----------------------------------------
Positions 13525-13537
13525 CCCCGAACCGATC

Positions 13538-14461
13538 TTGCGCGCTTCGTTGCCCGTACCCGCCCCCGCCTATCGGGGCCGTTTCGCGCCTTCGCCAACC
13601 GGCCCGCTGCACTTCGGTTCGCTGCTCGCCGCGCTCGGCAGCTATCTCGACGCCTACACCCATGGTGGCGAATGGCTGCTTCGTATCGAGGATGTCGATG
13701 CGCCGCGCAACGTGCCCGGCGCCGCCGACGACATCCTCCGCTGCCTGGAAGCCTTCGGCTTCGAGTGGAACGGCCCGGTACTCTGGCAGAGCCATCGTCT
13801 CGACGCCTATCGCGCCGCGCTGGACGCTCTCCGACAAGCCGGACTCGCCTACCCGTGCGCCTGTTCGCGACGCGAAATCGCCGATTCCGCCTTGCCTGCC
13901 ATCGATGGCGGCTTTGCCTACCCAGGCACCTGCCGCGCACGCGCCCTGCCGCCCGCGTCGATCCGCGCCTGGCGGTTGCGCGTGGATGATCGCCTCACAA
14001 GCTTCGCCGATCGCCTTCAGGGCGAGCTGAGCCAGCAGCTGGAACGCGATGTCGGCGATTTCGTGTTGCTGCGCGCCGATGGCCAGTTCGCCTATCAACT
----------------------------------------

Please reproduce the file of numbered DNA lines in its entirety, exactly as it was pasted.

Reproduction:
Positions 13525-13537
13525 CCCCGAACCGATC

Positions 13538-14461
13538 TTGCGCGCTTCGTTGCCCGTACCCGCCCCCGCCTATCGGGGCCGTTTCGCGCCTTCGCCAACC
13601 GGCCCGCTGCACTTCGGTTCGCTGCTCGCCGCGCTCGGCAGCTATCTCGACGCCTACACCCATGGTGGCGAATGGCTGCTTCGTATCGAGGATGTCGATG
13701 CGCCGCGCAACGTGCCCGGCGCCGCCGACGACATCCTCCGCTGCCTGGAAGCCTTCGGCTTCGAGTGGAACGGCCCGGTACTCTGGCAGAGCCATCGTCT
13801 CGACGCCTATCGCGCCGCGCTGGACGCTCTCCGACAAGCCGGACTCGCCTACCCGTGCGCCTGTTCGCGACGCGAAATCGCCGATTCCGCCTTGCCTGCC
13901 ATCGATGGCGGCTTTGCCTACCCAGGCACCTGCCGCGCACGCGCCCTGCCGCCCGCGTCGATCCGCGCCTGGCGGTTGCGCGTGGATGATCGCCTCACAA
14001 GCTTCGCCGATCGCCTTCAGGGCGAGCTGAGCCAGCAGCTGGAACGCGATGTCGGCGATTTCGTGTTGCTGCGCGCCGATGGCCAGTTCGCCTATCAACT